The latest book, Poke The Box is a call to action about the initiative you're taking - in your job or in your life, and Seth once again breaks the traditional publishing model by releasing it through The Domino Project.
The media can't handle too much choice. And the media is us.
Ten people running for President? No way. We need to pick two, they say. So someone is anointed the front runner, someone else the challenger and everyone else is a dwarf. And sometimes it appears that these decisions are self-fulfilling prophecies.
Individuals, pundits, consumers, organizations, partners and reporters all need front runners. Starbucks and Nike and the iPod, it was decided, were king of the hill, and so it became so.
Here's the irony: more often than not, the front runner loses. Windows and GM and Dell...
The front runner loses elections and market fights and even the race for homecoming queen because being the front runner changes the way one behaves. It diminishes the appetite for change and for risk. As a result, as markets (or electorates) change, it gets more and more difficult to stay in front.
The best combination is a front runner who is certain, deep down, that he's losing, and acts accordingly. The second-best combination is to be ignored by those in search of a front runner as you quietly and aggressively take the risks a front runner would never take.
You've probably encountered someone who is sheepwalking.
The TSA 'screener' who forces a mom to drink from a bottle of breast milk because any other action is not in the manual. A 'customer service' rep who will happily reread a company policy six or seven times but never stop to actually consider what the policy means. A marketing executive who buys millions of dollars of TV time even though she knows it's not working--she does it because her boss told her to.
It's ironic but not surprising that in our age of increased reliance on new ideas, rapid change and innovation, sheepwalking is actually on the rise. That's because we can no longer rely on machines to do the brain-dead stuff.
We've mechanized what we could mechanize. What's left is to cost-reduce the manual labor that must be done by a human. So we write manuals and race to the bottom in our search for the cheapest possible labor. And it's not surprising that when we go to hire that labor, we search for people who have already been trained to be sheepish.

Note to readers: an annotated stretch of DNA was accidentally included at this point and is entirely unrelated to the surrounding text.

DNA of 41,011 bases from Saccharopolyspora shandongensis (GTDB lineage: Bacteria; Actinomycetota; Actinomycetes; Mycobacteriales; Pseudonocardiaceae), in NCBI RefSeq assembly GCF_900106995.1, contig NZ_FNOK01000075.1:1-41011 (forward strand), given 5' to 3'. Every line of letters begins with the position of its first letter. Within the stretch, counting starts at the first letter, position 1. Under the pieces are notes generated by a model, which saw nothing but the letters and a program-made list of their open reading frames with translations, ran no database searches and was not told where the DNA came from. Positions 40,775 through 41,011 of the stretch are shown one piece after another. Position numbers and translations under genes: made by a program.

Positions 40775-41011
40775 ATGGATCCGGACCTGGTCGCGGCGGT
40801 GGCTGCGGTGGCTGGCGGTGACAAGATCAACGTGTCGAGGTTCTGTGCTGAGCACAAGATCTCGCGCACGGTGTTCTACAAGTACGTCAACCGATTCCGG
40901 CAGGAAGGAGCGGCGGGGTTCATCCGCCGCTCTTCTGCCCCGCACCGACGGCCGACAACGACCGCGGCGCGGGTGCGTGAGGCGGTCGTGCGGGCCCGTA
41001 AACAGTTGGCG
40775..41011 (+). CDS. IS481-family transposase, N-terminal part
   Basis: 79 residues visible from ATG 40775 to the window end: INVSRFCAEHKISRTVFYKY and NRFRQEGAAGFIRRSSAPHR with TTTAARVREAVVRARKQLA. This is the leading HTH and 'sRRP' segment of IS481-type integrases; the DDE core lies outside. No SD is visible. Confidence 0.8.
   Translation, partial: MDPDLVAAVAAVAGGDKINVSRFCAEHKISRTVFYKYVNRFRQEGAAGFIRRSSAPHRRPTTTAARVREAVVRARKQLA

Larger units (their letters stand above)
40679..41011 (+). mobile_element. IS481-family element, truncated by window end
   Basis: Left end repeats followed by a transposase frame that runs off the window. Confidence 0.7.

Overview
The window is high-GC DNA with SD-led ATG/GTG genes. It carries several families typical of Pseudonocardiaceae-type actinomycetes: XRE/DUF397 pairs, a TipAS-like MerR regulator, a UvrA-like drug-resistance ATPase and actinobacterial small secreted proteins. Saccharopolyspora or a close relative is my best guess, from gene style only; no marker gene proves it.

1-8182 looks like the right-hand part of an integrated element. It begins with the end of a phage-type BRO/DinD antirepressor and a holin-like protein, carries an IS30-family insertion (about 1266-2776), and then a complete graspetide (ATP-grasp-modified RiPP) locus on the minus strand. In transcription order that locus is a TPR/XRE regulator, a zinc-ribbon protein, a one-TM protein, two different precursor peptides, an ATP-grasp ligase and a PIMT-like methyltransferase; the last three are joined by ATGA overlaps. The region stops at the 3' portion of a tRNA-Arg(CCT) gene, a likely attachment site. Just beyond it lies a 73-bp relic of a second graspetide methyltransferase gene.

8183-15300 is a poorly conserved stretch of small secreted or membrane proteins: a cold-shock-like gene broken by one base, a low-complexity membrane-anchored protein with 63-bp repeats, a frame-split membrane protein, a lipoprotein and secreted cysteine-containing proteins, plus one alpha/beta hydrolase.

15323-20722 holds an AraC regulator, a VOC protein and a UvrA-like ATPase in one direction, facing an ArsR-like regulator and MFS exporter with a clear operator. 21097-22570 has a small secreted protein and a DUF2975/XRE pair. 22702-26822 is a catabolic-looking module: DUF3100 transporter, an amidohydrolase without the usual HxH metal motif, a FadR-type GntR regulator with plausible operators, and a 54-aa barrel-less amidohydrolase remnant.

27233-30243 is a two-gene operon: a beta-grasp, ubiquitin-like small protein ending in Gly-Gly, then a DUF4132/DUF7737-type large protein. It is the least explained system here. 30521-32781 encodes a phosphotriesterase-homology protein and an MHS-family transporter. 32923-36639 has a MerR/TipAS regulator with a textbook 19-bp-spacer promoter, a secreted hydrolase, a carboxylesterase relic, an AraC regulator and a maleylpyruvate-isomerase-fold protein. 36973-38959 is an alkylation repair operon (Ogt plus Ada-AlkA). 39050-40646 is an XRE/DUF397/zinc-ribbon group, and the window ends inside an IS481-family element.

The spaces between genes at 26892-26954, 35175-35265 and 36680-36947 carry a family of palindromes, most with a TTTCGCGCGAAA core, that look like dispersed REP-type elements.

Training a student to be sheepish is a lot easier than the alternative. Teaching to the test, ensuring compliant behavior and using fear as a motivator are the easiest and fastest ways to get a kid through school. So why does it surprise us that we graduate so many sheep?
And graduate school? Since the stakes are higher (opportunity cost, tuition and the job market), students fall back on what they've been taught. To be sheep. Well-educated, of course, but compliant nonetheless.
And many organizations go out of their way to hire people that color inside the lines, that demonstrate consistency and compliance. And then they give these people jobs where they are managed via fear. Which leads to sheepwalking. ("I might get fired!")
The fault doesn't lie with the employee, at least not at first. And of course, the pain is often shouldered by both the employee and the customer.
Is it less efficient to pursue the alternative? What happens when you build an organization like Goretex or the Acumen Fund? At first, it seems crazy. There's too much overhead, too many cats to herd, too little predictability and way too much noise. Then, over and over, we see something happen. When you hire amazing people and give them freedom, they do amazing stuff.
And the sheepwalkers and their bosses just watch and shake their heads, certain that this is just an exception, and that it is way too risky for their industry or their customer base.
I was at a Google conference last month, and I spent some time in a room filled with (pretty newly minuted) Google salesreps. I talked to a few of them for a while about the state of the industry. And it broke my heart to discover that they were sheepwalking.
Just like the receptionist at a company I visited a week later. She acknowledged that the front office is very slow, and that she just sits there, reading romance novels and waiting. And she's been doing it for two years.
Just like the MBA student I met yesterday who is taking a job at a major packaged goods company... because they offered her a great salary and promised her a well-known brand. She's going to stay, "for just ten years, then have a baby and leave and start my own gig..." She'll get really good at running coupons in the Sunday paper, but not particularly good at solving new problems.
What a waste.
Step one is to give the problem a name. Done. Step two is for anyone who sees themself in this mirror to realize that you can always stop. You can always claim the career you deserve merely by refusing to walk down the same path as everyone else just because everyone else is already doing it.
The biggest step, though, comes from anyone who teaches or hires. And that's to embrace non-sheep behavior, to reward it and cherish it. As we've seen just about everywhere there's been growth lately, that's where the good stuff happens.